Our Project Officer Amy Goulding tells us who #scotswummin are and what we plan to do.
Watching the Women’s Marches last weekend was a wonderful reminder of how far we’ve come and the power of the collective roar of women across the world. It was also, however, a stark reminder of the uncertain times we are living in and the need for women’s voices to be heard.
Scotswummin is a celebration of the contribution of awesome women in Scottish communities, historically or in the present, who have perhaps been forgotten – or (most likely) not been widely heard of. Along with Glasgow Women’s Library, we are providing early career youth workers from five youth groups across Scotland with training in youth-led research, youth work skills and heritage, curating and exhibiting skills. The purpose of this is to provide them with the skills, knowledge and confidence to support young people to research and celebrate women in their community. Continue reading
Young people who need clear and open information about abortion have long faced stigma. It’s time for that to change says Dona Milne, Consultant in Public Health with NHS Lothian.
It has taken us many years to make progress on our conversations about sexual health and relationships with young people in our schools, homes and youth groups. But an increasing body of recent research has helped us learn more about what young people want and need – and they want to talk to adults they trust about topics that are relevant to their lives.
In September 2015, The Centre for Research on Families and Relationships (CRFR) published important research on young people’s views and understanding of abortion. The research highlighted major gaps and misinformation in young people’s knowledge about where, when and how abortions are provided in Scotland. When discussing abortion, young people drew on debates around rights, responsibilities and choice, and on gender stereotypes relating to norms of sexual behaviour.
In response to this research, NHS Lothian and NHS Greater Glasgow & Clyde have created a new animated film, Let’s Talk about Abortion – the first of its kind in Scotland. Continue reading
Allan Berry, Youth Arts Programme Coordinator at Creative Scotland, tells us why it’s time for youth work to get over its fear of online gaming.
For many, ‘gaming’ is still a dirty word – especially when it comes to youth work. While there are plenty of organisations throughout Scotland that offer a games room, there is a gap in the market for organisations that focus on offering youth work using computer games as a primary entry point. Gaming is something that is either looked down upon or poorly understood, despite being a huge source of popular culture for young people. But it doesn’t have to be that way.
This isn’t the case elsewhere in Europe. In some places on the continent, in particular Scandinavia, Germany and the Netherlands, there is a value placed on computer gaming as a social activity, one in which young people are encouraged to participate in a healthy manner. In places such as Sweden and Finland it goes further, with gaming ‘cafés’ being a big part of social activity provided by youth workers.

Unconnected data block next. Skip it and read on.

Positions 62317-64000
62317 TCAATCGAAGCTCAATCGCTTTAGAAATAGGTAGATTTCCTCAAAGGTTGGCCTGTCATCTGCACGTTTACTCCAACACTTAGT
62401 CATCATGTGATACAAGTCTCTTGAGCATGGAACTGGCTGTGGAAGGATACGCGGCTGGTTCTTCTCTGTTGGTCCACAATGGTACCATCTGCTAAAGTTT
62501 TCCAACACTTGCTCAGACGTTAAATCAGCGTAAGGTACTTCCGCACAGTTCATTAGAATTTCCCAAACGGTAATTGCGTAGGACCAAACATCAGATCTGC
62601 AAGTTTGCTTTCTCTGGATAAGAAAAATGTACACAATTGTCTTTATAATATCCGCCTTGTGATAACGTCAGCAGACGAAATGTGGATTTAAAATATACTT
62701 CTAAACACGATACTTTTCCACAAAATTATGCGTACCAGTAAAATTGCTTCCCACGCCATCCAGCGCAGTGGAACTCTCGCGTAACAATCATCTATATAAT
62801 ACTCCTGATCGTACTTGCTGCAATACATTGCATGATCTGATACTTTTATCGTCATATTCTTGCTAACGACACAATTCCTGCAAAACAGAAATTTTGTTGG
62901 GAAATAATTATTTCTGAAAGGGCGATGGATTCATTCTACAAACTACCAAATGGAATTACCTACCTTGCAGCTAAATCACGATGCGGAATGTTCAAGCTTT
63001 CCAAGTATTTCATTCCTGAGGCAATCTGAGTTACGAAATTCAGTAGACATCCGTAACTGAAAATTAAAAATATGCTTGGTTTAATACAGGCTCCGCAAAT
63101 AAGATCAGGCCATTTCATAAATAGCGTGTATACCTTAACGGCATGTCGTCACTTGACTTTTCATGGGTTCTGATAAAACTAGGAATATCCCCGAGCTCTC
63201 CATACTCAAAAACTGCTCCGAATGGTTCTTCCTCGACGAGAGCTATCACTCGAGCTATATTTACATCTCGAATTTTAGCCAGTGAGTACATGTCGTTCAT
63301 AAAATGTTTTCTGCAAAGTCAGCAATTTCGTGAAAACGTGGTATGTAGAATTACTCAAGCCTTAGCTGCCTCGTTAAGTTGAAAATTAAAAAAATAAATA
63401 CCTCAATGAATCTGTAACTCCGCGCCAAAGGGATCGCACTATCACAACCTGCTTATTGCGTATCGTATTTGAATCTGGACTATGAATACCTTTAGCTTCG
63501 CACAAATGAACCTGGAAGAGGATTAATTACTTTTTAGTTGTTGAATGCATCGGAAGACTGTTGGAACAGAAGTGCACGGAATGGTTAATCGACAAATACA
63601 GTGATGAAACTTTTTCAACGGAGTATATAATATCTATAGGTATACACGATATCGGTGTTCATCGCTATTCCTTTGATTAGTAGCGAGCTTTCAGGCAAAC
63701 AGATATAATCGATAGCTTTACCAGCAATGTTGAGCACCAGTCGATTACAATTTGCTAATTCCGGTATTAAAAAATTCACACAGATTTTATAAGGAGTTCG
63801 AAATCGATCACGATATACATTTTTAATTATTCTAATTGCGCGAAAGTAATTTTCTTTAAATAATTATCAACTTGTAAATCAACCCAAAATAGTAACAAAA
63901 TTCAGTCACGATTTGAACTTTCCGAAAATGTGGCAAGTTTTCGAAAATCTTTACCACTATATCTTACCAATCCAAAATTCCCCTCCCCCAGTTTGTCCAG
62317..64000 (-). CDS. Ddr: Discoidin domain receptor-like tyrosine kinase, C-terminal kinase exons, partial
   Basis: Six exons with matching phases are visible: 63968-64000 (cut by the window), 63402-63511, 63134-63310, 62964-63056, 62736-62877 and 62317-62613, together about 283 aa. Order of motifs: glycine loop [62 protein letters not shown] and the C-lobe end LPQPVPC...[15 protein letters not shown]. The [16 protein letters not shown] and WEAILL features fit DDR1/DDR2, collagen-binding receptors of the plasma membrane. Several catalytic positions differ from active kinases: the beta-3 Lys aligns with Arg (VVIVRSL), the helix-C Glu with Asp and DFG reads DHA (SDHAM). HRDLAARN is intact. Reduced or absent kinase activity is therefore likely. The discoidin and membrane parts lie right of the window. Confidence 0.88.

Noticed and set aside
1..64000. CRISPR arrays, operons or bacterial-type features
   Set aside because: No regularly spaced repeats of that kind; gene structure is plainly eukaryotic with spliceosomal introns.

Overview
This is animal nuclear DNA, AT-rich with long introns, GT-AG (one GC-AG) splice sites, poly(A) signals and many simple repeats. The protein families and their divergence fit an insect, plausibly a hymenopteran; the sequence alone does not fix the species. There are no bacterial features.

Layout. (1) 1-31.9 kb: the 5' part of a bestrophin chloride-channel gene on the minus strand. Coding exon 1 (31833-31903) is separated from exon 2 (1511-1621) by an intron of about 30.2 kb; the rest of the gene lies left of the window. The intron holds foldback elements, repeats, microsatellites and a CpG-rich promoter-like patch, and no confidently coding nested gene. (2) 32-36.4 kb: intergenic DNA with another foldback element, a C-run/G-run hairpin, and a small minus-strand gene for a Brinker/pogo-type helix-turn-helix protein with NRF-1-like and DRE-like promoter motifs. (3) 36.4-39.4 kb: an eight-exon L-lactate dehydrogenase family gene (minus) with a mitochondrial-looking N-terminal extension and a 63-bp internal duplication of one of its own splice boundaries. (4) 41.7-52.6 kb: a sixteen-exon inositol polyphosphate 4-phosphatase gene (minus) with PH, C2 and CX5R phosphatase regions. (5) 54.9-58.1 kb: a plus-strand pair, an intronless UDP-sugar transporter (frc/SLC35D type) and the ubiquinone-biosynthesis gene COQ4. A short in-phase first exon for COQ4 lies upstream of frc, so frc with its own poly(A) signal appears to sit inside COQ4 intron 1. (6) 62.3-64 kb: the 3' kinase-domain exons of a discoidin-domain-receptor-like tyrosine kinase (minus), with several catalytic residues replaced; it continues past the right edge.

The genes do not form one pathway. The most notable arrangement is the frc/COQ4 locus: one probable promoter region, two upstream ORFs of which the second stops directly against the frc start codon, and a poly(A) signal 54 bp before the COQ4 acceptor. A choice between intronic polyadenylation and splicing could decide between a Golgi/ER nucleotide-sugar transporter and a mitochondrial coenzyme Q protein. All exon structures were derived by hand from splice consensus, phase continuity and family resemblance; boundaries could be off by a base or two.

This isn’t just a few Xbox Ones and bean bags around a TV. This is gaming café culture. Desktop computers are set up to play competitive team games like League of Legends, DOTA2 or Counter-Strike: Global Offensive. These games draw hundreds of thousands of young people to watch as spectator sports. And for a particular group of young people, especially young men aged between 14 to 20, there’s a good chance they engage in this activity regularly, even if they normally do so alone within the confines of their rooms. Continue reading
In 2017, Scotland’s young people suffer from obesity more than any generation before them. Dr Anna Strachan, Policy Officer for Obesity Action Scotland, calls for urgent action to make the healthy choice the easy choice.
Today marks the start of National Obesity Awareness Week. Organisations and companies from across the UK are coming together to invite everyone to ‘Do something good for JanUary’ . Whether it’s cooking more healthily, avoiding snacks or being a little more physically active, the aim is to make a healthy New Year’s resolution now!
And there are plenty of reasons for us to make resolutions. Children and young people in Scotland suffer obesity more than any generation before them. It’s not only about being heavy and looking big. It’s also about stigma and related emotional and behavioural problems, metabolic complications such as cardiovascular disease or Type 2 diabetes, increased risk of cancer, breathing difficulties and increased risk of disability or premature death in adulthood.
It is not fair for young people to face such a future. Continue reading